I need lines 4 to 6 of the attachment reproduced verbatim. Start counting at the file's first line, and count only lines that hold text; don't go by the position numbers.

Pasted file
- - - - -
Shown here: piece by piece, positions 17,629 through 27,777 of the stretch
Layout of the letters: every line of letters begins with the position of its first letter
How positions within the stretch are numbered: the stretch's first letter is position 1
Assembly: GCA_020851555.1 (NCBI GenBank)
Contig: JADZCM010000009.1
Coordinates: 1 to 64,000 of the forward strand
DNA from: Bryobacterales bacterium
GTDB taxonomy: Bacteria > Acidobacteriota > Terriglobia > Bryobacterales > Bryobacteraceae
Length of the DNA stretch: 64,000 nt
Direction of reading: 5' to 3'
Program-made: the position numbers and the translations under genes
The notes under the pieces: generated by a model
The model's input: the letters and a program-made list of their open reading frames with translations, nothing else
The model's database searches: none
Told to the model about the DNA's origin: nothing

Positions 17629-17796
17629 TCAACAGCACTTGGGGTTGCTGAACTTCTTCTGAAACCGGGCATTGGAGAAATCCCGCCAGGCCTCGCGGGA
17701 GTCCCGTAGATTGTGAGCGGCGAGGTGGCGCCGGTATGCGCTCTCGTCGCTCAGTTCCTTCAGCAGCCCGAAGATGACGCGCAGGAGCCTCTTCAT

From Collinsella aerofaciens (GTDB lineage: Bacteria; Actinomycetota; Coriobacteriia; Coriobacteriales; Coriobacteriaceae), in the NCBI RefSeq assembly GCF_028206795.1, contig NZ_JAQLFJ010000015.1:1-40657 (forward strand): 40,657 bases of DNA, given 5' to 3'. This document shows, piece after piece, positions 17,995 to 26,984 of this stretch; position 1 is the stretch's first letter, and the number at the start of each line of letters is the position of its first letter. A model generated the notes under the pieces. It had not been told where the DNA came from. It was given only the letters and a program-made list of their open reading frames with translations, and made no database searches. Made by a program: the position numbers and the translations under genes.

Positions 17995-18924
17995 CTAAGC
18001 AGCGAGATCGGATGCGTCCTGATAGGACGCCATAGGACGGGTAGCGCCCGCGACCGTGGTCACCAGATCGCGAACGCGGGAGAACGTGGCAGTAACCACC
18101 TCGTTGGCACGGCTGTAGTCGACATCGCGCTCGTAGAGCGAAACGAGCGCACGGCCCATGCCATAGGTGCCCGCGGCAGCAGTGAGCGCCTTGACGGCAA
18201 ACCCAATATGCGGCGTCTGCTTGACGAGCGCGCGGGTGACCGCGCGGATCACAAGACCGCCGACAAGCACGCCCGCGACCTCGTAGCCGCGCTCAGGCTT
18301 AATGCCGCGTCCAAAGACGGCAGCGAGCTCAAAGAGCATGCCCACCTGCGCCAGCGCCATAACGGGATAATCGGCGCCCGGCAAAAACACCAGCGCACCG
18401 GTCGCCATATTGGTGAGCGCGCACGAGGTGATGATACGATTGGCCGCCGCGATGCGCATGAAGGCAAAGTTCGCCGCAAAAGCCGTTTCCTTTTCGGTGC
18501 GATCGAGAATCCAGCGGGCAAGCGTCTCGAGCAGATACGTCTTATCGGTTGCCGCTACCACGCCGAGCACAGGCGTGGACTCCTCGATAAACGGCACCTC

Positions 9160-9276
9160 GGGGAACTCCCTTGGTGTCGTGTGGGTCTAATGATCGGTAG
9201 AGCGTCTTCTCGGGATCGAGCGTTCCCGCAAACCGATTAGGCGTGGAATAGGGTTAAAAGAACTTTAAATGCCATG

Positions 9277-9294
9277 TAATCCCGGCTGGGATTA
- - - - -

Assembly: GCA_020851555.1 (NCBI GenBank)
Contig: JADZCM010000009.1
Coordinates: 1 to 64,000 of the forward strand